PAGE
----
Parks Canada/Canadian Press
Sea floor scan image showing one of the missing ships from the Franklin expedition.

The Inuit Were Right: Shipwreck Find Confirms 168-Year-Old Oral History


The discovery of a ship that had been missing since 1846 has at least partially solved one of Canada's favorite mysteries; what's more, its location confirms the veracity of Inuit accounts that never squared with the accepted version of what happened.

In 1845, two ships—HMS Erebus and HMS Terror—under the command of Sir John Franklin set sail from England. Franklin's expedition was headed for the Arctic waters above Canada, with the goal of completing the charting of the Northwest Passage. The expedition never returned. Both ships became icebound in 1846, and the crew set out on foot. All eventually died. Those were the basic details of the story, but there existed a controversial extra element: testimony of Inuit hunters, handed down orally, that the ships were seen off the northwest coast of King William Island. While one of the ships was crushed in ice and sank in deep water, the Inuit said, the other drifted southward, to shallower water. What's more, there were still sailors on board.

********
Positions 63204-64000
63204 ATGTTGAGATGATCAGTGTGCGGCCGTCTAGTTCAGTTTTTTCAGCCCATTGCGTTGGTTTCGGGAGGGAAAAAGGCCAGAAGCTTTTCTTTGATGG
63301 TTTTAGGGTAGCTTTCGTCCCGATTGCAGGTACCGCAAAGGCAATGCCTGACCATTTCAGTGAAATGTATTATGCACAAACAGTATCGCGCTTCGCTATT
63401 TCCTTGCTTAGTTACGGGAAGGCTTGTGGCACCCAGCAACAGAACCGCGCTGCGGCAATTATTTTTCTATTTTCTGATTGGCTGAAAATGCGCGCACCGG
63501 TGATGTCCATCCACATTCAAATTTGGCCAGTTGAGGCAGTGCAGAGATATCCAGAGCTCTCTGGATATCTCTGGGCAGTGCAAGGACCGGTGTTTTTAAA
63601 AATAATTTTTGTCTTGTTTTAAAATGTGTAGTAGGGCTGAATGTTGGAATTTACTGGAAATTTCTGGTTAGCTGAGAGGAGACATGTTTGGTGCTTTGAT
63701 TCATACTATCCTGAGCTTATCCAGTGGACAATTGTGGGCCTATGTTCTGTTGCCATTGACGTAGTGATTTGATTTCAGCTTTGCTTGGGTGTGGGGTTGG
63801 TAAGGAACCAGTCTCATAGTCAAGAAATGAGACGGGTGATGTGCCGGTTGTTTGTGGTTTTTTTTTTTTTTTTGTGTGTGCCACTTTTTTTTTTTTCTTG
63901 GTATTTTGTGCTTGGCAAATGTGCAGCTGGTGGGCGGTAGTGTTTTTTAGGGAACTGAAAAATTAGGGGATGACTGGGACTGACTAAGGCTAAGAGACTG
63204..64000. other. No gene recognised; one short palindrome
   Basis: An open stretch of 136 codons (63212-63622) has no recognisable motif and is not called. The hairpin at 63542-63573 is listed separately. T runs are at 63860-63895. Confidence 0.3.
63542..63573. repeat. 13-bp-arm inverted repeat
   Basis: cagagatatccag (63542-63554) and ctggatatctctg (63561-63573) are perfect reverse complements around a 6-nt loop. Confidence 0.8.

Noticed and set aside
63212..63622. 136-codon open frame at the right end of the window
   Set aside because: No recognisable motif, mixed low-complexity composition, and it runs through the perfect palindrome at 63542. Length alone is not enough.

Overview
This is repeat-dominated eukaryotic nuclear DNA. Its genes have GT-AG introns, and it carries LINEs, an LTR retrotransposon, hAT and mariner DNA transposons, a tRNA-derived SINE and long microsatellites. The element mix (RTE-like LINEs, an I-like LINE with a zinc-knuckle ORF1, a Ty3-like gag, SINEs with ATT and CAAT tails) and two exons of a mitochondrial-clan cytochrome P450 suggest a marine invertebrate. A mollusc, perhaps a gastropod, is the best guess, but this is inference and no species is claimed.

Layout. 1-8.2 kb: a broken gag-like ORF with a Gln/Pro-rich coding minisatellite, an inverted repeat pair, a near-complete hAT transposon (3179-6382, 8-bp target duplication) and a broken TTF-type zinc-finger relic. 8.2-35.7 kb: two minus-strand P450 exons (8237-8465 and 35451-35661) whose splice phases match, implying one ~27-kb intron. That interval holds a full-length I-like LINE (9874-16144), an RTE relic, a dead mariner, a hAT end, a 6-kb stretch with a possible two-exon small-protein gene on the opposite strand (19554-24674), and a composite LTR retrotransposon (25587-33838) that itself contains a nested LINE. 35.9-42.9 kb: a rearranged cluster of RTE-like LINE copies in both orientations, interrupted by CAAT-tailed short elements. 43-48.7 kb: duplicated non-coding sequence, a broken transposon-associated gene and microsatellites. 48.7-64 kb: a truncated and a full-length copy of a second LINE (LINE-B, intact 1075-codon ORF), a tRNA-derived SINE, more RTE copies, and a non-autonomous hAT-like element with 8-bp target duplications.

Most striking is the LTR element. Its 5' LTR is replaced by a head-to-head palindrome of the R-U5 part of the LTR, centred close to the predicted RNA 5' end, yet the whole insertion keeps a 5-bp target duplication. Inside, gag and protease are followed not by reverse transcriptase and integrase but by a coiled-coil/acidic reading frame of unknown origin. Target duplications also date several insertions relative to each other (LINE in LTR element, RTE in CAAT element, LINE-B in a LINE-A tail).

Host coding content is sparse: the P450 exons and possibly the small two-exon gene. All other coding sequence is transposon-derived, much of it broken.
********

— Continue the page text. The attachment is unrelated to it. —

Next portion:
RELATED: Science Catches Up With Inuit Oral History, "Discovering" Ancient Paleo-Eskimos

The Inuit testimony was discounted by many, and for decades—now generations—the final fate of the Franklin wrecks was unknown, or at least unverified. 

Now, one of the ships has been discovered, in shallow waters in an area called Utjulik, just as the Inuit oral accounts had maintained.

"For us Inuit it means that oral history is very strong in knowledge, not only for searching for Franklin's ships but also for environment and other issues," Louie Kamookak, an Inuit historian, told CBC News.

David Woodman, author of the book Unravelling the Franklin Mystery: Inuit Testimony, told the Toronto Star that "This is a vindication of the Inuit testimony, definitely." Some of the inconsistencies in the Inuit accounts, Woodman explained, were due to poor translation of the Inuktitut language by white interviewers and a lack of understanding of how the Inuit measured time or distance. Once all the details of the discovery are made public, Woodman looks forward to "reverse engineer[ing] what the Inuit actually meant, as opposed to what we were told they said."

Here is raw video from the find released by Parks Canada:

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hesutu's picture
Submitted by hesutu on
The key thing to note in the various media coverage of this story is that indigenous accounts of history are all superstition and nonsense until the happy day that a glorious european can observe evidence for himself, at which point a "discovery" is newly made for the first time. The genius european may then name the discovery after himself if he so chooses.